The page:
Francis Maude, Cabinet Office minister, was impressed by an IPPR 2006 international comparative study of the civil service in New Zealand, Singapore, France, the US and Sweden. Photograph: Anthony Devlin/PA
In an attempt to secure cross-party support for civil service reform, the Cabinet Office minister, Francis Maude, has commissioned the left-of-centre IPPR thinktank to undertake a study on how to make the civil service more effective and politically accountable.
The study is the first example of Whitehall commissioning outsiders to undertake policy work for government.
The IPPR beat 20 other bidders for the £50,000 contract and will by late autumn produce a menu of options for ministers based on experiences in New Zealand, Singapore, France, the US and Sweden. The IPPR undertook an international comparative study back in 2006 that has impressed Maude.
He wants to look at radical options including formally contracting departmental permanent secretaries to complete certain ministerial objectives. He also wants to look at the balance between political and civil service appointments. In the US large numbers of civil servants leave after a presidential election, although Maude said on Monday this trait was exaggerated.
The head of the civil service, Sir Bob Kerslake, has endorsed the concept of policy work being undertaken by outsiders, but stressed that final decisions rested with ministers on the advice of civil servants.
Both Maude and Kerslake said the aim was not to politicise the civil service, although Maude conceded there had been difficulties when civil servants failed to carry out ministerial instruction and said the aim was to sharpen accountability.
Maude has been struck privately by the extent to which former Labour ministers told him how frustrated they became at civil service obstruction.
He said the civil service reform plan, including the use of external policy-making, has "a high level of buy-in from senior civil servants", adding "we are in the unusual position of three political parties having experience of government, with senior politicians knowing what the issues are".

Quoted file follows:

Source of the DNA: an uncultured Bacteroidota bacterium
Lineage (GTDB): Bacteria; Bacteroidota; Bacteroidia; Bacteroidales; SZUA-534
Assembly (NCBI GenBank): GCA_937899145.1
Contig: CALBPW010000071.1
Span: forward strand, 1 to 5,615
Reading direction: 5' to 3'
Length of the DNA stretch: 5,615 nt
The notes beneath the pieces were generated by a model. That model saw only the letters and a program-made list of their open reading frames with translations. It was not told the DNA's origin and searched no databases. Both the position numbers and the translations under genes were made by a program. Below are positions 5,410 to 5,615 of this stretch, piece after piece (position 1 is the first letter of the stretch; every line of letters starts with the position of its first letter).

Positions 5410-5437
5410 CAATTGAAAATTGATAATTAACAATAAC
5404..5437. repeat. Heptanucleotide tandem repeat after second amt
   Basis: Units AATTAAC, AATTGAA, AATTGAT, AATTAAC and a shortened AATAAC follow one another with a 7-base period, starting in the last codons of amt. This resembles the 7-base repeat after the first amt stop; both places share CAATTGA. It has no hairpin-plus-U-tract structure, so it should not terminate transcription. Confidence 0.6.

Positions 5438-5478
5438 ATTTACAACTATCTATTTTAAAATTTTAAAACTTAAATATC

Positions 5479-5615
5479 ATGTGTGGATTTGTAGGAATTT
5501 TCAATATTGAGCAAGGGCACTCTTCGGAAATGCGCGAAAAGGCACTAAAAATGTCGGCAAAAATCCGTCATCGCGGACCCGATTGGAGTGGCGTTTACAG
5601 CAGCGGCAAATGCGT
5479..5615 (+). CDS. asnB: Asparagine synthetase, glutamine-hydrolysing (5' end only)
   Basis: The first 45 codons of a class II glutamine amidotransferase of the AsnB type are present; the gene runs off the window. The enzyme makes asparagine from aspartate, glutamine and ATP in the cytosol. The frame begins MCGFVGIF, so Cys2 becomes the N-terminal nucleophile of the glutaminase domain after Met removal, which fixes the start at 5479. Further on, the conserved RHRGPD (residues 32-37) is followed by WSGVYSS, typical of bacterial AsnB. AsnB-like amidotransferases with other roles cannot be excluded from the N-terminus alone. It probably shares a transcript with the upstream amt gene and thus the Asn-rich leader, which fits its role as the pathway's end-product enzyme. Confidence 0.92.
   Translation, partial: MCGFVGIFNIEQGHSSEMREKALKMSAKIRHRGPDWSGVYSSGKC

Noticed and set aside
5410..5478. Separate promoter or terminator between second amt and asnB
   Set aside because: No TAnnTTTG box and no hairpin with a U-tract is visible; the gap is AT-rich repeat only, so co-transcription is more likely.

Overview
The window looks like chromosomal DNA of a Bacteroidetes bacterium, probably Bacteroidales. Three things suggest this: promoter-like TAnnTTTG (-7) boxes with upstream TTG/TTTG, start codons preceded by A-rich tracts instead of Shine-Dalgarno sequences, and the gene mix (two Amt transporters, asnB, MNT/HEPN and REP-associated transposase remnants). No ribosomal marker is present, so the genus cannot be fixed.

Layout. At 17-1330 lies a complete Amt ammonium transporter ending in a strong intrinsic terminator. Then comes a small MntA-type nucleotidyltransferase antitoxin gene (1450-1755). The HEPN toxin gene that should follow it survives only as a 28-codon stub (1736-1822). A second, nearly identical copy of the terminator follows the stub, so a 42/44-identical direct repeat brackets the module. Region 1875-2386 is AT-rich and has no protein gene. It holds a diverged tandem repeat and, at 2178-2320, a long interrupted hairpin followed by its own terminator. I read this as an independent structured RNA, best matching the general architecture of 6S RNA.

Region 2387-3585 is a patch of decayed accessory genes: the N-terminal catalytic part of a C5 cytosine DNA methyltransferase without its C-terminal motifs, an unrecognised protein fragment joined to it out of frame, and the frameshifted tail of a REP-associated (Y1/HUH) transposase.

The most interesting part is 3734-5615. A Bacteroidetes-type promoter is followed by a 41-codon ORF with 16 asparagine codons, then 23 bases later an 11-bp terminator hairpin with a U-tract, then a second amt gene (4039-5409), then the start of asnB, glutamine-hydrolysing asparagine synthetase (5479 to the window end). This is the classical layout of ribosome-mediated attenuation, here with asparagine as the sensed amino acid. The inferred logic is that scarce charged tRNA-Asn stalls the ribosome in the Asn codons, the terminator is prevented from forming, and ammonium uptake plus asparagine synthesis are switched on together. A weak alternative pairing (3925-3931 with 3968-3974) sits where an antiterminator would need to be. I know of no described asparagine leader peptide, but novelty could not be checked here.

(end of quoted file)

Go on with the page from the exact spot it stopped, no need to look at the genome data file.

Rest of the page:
The 2006 IPPR paper argued that "real accountability can only really be achieved by recasting the doctrine of ministerial responsibility, which militates against effective accountability".
"Without clarifying the respective roles and responsibilities of ministers and officials, it makes it very difficult to distinguish between the performance of the Civil Service and that of ministers," it said.
It also accepted that there was "no binary distinction between policy and operations", but asserted "clearer division of labour is possible".
The author of the study, Guy Lodge, who is still at the IPPR, wrote in 2007: "The Whitehall policy-making process is very insular, often conducted behind closed doors with little attempt to engage stakeholders or capitalise on external expertise. In particular, there is a gulf between those designing policy and those delivering it.
In contrast, Lodge praised the French unified civil service, saying it "guarantees that senior officials are exposed to other parts of public service in local and regional government, giving them direct experience of public service delivery. At the very least, Britain should ensure that central government officials spend more of their careers in local government and other parts of the public sector."